• A memory operation of the memory cell 10 shown in Fig. 1 with respect to an application voltage will be described hereinafter.
  • The present inventors set the area of each of the aluminum electrodes 18a and 18b to be 7 mm² using the polyimide LB film 16 obtained by stacking 40 layers (thickness: 160 Å). Conditions were changed such that rectangular-wave voltages Vin having different fre­quencies were applied to the terminal 20 of the memory cell 10. A voltage Vout output from the terminal 22 was measured. Figs. 5A to 5D show oscilloscopic wave­forms obtained when measurement was performed in a voltage-voltage mode. In particular, Fig. 5A shows a case wherein a repeating frequency of a rectangular wave applied to the terminal 20 is set to satisfy f = 1 Hz, and a capacitance of the capacitor Ca is set to satisfy C = 470 nF; Fig. 5B shows a case wherein the repeating frequency is set to satisfy f = 10 Hz, and the capa­citance is set to satisfy C = 68 nF; Fig. 5C shows a case wherein the repeating frequency is set to satisfy f = 100 Hz, and the capacitance is set to satisfy C = 68 nF; and Fig. 5D shows a case wherein the repeating frequency is set to satisfy f = 1 kHz, and the capa­citance is set to satisfy C = 68 nF. Regardless of conditions, the voltage Vout which appears at the terminal 22 exhibits a hysteresis phenomenon, and it was confirmed that this cell functioned as a memory cell. In this embodiment, a memory output voltage of about 0.5 V to 2.5 V was obtained.
  • Such a phenomenon shows that, since the MIM element 12 has large linear characteristics, charges accumulated in the capacitor Ca by a relatively high write voltage from the terminal 20 cannot flow out when a voltage is decreased below the write voltage, but they are kept stored in the capacitor Ca, and a voltage across the capacitor Ca generated by the charges is maintained as memory data.
  • Since such a memory cell 10 is formed using an LB film, the similar element can be easily formed on the aluminum electrode 18a through a proper insulating film, and a plurality of element layers can be stacked along the direction of thickness of the LB film. According to the memory cell 10 in this embodiment, therefore, the integration degree of the elements per substrate area can be remarkably increased. Upon the manufacture of the LB film, the semi-automatic process for parameter control has already been established. When such a technique is employed, therefore, a large number of LB films each having a large area can be manufactured in a high production yield, and hence a memory device having a large area can be easily manufactured.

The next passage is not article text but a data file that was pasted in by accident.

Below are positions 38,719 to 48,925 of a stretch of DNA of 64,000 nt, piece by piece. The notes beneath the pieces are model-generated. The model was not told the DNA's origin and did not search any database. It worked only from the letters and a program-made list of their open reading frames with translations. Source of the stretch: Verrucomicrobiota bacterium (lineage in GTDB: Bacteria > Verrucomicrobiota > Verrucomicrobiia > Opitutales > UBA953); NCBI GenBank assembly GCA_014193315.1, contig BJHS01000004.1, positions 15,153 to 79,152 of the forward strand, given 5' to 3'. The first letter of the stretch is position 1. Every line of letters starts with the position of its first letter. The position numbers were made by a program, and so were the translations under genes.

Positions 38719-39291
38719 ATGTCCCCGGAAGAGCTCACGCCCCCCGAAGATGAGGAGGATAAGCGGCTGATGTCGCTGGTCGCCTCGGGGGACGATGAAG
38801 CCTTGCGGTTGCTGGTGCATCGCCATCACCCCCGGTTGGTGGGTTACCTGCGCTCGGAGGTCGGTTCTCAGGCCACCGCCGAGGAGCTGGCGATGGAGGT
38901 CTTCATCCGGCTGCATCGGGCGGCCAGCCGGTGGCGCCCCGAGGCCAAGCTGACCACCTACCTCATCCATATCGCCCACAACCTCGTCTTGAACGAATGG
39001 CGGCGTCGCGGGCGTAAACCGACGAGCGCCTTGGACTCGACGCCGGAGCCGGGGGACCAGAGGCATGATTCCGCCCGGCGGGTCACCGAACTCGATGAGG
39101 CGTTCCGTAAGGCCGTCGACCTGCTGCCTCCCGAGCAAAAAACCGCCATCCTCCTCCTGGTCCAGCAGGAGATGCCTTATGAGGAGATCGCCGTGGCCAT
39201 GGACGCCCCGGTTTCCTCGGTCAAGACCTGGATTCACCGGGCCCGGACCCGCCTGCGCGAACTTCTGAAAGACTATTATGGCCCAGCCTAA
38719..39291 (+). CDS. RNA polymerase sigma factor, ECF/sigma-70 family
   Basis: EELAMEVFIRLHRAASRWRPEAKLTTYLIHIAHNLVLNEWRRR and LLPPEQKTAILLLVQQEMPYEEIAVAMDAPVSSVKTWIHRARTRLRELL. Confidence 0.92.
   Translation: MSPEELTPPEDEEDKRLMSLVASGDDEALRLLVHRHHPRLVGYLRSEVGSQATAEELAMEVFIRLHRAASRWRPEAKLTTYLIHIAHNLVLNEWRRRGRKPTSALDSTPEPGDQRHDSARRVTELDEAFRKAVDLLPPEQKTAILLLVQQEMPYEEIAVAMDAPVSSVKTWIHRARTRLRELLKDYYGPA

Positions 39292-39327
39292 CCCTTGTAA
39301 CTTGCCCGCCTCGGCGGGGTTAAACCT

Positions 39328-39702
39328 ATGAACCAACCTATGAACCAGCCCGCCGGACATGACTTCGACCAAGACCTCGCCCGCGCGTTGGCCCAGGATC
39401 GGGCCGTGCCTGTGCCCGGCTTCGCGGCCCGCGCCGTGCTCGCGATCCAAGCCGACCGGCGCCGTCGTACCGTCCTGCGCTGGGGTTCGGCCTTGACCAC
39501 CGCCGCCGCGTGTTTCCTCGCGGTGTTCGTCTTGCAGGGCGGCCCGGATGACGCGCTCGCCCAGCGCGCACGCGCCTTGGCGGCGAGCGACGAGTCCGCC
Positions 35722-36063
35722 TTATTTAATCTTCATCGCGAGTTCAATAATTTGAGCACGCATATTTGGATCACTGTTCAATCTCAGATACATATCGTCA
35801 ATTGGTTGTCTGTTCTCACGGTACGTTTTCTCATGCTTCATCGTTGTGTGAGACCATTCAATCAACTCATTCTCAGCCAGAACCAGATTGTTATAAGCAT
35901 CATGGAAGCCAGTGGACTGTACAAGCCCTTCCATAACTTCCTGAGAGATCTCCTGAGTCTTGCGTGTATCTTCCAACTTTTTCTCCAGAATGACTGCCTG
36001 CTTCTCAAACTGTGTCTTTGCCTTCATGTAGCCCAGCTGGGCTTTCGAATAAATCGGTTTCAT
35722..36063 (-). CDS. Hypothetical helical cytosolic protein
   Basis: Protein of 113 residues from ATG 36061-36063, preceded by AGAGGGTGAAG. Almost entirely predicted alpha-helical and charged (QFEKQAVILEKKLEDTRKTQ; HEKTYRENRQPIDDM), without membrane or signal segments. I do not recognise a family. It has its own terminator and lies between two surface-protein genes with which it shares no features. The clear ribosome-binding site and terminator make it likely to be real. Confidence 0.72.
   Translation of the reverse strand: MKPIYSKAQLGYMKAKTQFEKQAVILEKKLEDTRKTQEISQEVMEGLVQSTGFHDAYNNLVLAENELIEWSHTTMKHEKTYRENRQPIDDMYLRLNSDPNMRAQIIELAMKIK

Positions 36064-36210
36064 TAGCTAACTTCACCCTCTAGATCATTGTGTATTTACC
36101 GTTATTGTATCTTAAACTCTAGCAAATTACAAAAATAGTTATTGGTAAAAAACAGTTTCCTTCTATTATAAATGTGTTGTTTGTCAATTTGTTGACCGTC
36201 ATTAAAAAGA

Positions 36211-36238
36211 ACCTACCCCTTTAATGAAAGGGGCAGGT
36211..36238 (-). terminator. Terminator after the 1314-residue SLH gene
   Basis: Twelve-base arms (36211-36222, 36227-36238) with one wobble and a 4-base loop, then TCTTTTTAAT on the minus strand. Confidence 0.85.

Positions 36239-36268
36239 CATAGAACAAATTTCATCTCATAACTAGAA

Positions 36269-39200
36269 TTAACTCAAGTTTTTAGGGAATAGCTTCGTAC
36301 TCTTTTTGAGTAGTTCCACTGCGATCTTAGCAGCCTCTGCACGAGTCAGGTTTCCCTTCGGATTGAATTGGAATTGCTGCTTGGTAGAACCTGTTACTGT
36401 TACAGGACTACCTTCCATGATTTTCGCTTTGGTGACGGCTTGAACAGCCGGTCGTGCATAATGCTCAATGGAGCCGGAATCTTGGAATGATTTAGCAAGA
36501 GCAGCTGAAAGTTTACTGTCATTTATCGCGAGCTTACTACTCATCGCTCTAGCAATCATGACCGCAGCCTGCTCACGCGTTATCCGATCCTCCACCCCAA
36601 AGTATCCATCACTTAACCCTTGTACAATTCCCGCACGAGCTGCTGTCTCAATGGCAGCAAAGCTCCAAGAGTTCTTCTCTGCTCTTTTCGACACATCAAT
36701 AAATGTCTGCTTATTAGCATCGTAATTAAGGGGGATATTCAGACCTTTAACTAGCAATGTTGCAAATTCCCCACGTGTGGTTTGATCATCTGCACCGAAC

• The present inventors performed an experiment to input a triangular wave having a peak voltage of Vp = ±10 V to the terminal 20 in the above-mentioned memory cell 10. Note that, in this case, a repeating cycle of the triangular wave was 1 Hz, and the capa­citance of the capacitor Ca was 10 nF. When the voltage Vout output from the terminal 22 was observed in a voltage-voltage mode of an oscilloscope, a clockwise hysteresis loop shown in Fig. 6 was observed.
  • The second embodiment of the present invention will be described below.
  • Fig. 7 is a circuit diagram showing an arrangement of a two-dimensional memory device 28 according to the second embodiment of the present invention. In the memory device 28, a large number of memory cells 10 described in the first embodiment are arranged on a substrate in a two-dimensional matrix form to constitute a memory array, and write and read operations are per­formed by X-Y addressing.
  • In the two-dimensional memory device 28, the terminal on an MIM element 12 side of each memory cell 10 arranged on each X row is commonly connected to the corresponding X electrode, and the terminal on a capacitor Ca side of each memory cell 10 arranged on a single Y column is commonly connected to the corre­sponding Y electrode. One terminal of each X electrode is connected to a voltage application terminal through a capacitor Cb or directly upon switching of a corre­sponding one of switches Sx1, Sx2, ... In addition, each X electrode can be grounded through the corresponding one of switches Sx11, Sx22, ..., and a common switch S3.
  • In the memory device 28 with the above arrangement, when a voltage pulse is applied between the X and Y electrodes, charges are held in capacitors Ca. Note that, in the memory device 28 in this embodiment, when voltages having different polarities are respectively applied to the X and Y electrodes, a charge is held in only the capacitor Ca positioned at specific (x, y) coordinates.